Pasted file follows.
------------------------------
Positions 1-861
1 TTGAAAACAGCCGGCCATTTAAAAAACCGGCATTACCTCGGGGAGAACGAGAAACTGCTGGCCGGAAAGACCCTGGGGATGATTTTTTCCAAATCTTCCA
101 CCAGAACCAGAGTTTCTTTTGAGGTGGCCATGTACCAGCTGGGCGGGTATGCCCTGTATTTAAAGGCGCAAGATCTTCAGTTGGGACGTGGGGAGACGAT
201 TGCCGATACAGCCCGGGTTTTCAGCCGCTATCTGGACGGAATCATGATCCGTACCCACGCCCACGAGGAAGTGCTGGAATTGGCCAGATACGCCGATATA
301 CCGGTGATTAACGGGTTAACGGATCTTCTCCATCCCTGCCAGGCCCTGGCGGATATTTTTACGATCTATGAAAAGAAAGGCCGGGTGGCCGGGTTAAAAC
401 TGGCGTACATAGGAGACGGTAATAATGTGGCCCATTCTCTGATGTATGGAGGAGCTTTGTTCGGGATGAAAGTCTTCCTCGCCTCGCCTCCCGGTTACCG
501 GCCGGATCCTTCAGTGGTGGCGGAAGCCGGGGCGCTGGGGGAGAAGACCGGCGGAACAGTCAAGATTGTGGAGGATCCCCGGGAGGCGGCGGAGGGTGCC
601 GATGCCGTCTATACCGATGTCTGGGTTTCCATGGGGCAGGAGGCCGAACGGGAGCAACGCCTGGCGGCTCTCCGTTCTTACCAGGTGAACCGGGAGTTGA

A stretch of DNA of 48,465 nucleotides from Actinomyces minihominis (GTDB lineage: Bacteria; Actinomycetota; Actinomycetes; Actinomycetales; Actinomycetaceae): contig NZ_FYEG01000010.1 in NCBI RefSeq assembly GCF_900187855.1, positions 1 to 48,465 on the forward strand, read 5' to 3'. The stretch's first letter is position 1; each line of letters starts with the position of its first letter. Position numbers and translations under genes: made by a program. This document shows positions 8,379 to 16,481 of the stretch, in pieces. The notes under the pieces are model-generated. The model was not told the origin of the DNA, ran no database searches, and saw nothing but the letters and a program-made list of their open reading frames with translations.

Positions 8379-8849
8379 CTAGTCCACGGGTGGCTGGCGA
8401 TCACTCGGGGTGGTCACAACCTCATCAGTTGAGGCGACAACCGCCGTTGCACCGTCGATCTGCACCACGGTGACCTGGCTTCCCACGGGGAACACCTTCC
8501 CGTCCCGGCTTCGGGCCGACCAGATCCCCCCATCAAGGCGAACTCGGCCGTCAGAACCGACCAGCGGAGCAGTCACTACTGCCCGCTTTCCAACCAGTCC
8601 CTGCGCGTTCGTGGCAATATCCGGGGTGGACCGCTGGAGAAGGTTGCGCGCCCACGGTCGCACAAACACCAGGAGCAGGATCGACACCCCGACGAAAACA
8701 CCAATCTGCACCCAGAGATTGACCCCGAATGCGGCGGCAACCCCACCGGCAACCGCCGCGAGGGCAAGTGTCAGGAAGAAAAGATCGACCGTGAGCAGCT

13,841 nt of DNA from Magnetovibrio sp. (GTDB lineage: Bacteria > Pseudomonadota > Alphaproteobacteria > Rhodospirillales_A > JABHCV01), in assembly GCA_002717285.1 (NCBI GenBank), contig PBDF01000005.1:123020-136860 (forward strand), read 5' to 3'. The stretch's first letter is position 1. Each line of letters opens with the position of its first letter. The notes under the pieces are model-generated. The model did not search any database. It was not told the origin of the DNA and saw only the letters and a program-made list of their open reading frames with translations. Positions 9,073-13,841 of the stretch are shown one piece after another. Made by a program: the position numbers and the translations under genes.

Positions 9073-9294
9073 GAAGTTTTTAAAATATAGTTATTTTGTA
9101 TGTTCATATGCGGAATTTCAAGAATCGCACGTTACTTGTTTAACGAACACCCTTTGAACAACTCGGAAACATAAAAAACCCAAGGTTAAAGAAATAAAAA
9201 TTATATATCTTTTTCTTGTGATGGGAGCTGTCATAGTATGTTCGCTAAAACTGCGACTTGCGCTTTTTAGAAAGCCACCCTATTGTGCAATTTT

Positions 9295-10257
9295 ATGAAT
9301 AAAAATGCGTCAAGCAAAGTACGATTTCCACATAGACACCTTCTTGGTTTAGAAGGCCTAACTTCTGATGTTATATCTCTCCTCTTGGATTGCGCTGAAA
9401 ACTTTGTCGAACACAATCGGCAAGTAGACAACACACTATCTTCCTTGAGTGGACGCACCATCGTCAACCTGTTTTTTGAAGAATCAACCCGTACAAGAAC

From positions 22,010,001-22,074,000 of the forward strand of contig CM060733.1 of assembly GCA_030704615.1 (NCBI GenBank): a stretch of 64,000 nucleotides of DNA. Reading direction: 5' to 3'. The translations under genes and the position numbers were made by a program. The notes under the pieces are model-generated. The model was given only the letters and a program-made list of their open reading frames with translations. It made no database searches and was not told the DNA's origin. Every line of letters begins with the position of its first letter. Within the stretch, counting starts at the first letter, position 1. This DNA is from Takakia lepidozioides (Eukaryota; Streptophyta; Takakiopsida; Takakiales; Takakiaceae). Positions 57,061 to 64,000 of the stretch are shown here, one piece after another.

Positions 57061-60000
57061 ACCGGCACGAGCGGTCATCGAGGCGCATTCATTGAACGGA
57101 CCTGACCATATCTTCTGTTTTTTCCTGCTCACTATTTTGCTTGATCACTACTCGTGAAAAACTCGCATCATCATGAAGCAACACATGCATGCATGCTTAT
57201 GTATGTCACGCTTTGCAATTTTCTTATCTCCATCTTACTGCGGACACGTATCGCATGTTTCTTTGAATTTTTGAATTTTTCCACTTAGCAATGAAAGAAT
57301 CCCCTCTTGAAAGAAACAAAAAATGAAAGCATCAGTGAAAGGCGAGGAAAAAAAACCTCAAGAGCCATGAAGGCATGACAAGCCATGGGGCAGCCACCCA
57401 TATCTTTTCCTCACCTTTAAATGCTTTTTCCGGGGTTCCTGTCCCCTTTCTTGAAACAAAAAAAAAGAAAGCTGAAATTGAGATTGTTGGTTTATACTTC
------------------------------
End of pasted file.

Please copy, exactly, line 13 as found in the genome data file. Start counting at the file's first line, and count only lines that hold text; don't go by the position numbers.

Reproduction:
8501 CGTCCCGGCTTCGGGCCGACCAGATCCCCCCATCAAGGCGAACTCGGCCGTCAGAACCGACCAGCGGAGCAGTCACTACTGCCCGCTTTCCAACCAGTCC